Bernard Basset, a relatively famous Jesuit in the 1950's/60's, set out to educate the common man in all things God-related. However, there were hiccups. Stan Carey highlights one of the best of them (the foul effects of cheese on the soul!):
I was home in suburban London in 1946 and back in the world of extramural studies when this weird, nocturnal visitation shattered my calm. I had no possible reason to expect so violent a disturbance; by my own subjective standards I was more than normal when I retired to bed that night. Perhaps I was overworked and a little worried, for I had a wisdom tooth that might prove impacted, but no wisdom tooth in history has toppled a man’s faith overnight.
To show how unexpected it was, Margery, when told about it, immediately ran through the items of the previous supper and attributed my atheism to the cheese. She herself, so she said, had sniffed the cheese secretly that evening and had judged it very mature. She smelt it once, replaced it in its carton and then took it out for a second sniff. Knowing how much I liked cheese, she had quietened her scruples, thus unwittingly contributing to my sudden distress. Had I roused her in the night as I should have done, she was sure that her first, semi-conscious explanation would have been “Cheese”.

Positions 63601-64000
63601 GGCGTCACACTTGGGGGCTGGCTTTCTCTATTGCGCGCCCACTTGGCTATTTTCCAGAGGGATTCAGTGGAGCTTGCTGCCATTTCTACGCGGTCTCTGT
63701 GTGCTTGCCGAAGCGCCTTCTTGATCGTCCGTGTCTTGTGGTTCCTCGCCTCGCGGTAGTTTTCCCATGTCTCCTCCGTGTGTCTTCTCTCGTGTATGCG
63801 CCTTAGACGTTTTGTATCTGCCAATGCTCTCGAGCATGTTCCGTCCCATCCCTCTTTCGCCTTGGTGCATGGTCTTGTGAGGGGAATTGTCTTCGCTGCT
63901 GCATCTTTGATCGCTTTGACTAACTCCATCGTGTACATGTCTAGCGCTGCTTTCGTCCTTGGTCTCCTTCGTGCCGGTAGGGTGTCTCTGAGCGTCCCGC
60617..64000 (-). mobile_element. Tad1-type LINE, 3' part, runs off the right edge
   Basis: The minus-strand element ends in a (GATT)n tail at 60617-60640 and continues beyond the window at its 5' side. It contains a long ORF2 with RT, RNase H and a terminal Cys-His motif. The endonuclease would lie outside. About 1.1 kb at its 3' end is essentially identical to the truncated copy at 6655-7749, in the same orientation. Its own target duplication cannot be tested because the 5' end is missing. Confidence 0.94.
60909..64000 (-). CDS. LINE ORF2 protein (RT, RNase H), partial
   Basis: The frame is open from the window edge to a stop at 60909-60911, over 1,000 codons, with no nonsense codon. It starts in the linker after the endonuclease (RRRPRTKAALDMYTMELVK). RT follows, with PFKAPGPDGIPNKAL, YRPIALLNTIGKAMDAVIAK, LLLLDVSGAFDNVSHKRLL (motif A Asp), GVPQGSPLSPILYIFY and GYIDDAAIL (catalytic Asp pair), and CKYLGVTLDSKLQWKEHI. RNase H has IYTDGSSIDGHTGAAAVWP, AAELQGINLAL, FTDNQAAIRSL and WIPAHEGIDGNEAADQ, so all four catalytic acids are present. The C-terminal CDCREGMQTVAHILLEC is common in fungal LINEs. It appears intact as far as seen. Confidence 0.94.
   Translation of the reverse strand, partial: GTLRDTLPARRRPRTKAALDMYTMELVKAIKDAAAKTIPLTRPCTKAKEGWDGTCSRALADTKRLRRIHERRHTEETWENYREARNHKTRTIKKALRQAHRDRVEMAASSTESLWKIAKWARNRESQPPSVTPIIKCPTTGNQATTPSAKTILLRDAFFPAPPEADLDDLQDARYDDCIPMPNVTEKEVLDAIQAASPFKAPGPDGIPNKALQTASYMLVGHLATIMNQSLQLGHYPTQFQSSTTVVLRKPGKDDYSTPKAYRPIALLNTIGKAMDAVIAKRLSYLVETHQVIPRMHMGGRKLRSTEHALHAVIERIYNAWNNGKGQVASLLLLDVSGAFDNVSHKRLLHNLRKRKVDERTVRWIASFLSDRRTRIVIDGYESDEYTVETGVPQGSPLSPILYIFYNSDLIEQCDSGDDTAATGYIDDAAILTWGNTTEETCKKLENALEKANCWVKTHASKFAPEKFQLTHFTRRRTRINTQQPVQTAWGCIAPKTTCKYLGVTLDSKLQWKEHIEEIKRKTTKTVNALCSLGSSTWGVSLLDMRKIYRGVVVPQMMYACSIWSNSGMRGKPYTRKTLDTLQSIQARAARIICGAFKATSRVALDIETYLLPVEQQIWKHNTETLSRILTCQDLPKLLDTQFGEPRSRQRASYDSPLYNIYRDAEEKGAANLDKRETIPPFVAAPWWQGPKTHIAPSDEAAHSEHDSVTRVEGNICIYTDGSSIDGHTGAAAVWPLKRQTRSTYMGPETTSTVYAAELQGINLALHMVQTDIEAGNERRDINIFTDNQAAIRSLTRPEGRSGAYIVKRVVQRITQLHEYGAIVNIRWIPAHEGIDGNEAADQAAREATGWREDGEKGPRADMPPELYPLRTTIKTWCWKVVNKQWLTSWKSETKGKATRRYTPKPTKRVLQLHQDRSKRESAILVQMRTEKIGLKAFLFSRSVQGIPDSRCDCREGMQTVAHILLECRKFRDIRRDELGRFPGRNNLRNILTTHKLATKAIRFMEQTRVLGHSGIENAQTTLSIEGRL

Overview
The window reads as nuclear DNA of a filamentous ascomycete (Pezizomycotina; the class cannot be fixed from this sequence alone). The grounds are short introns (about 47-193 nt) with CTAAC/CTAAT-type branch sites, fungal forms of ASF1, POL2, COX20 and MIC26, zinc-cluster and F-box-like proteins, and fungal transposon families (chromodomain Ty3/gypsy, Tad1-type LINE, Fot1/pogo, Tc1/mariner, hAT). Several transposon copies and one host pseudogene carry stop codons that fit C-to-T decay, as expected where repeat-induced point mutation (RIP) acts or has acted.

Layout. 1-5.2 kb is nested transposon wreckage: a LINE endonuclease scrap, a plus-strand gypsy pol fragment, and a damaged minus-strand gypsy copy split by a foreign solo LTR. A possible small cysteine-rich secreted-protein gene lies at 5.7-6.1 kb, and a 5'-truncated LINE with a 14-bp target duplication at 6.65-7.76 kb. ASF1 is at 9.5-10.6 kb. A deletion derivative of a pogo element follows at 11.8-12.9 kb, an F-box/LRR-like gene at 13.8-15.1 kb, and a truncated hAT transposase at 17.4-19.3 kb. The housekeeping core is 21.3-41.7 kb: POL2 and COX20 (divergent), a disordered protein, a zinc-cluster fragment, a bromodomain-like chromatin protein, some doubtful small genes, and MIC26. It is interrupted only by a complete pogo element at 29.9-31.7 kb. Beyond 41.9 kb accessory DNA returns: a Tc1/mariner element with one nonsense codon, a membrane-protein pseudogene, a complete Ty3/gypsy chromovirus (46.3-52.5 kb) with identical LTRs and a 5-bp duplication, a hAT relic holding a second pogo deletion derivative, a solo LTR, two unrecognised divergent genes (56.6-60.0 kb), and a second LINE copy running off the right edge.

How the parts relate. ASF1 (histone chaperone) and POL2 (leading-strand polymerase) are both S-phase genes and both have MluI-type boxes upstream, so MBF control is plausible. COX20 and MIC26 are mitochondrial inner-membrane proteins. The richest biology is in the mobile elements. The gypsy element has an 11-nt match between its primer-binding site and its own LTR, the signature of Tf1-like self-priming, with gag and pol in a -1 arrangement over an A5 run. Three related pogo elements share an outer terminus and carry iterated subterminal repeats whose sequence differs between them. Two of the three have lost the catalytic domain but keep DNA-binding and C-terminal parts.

Margery informed me that cheese was a recognised spiritual hazard and that St Margaret Mary kept a piece down for just ten minutes and this when commanded under Holy Obedience.
Bernard Basset, We Agnostics: On the Tightrope to Eternity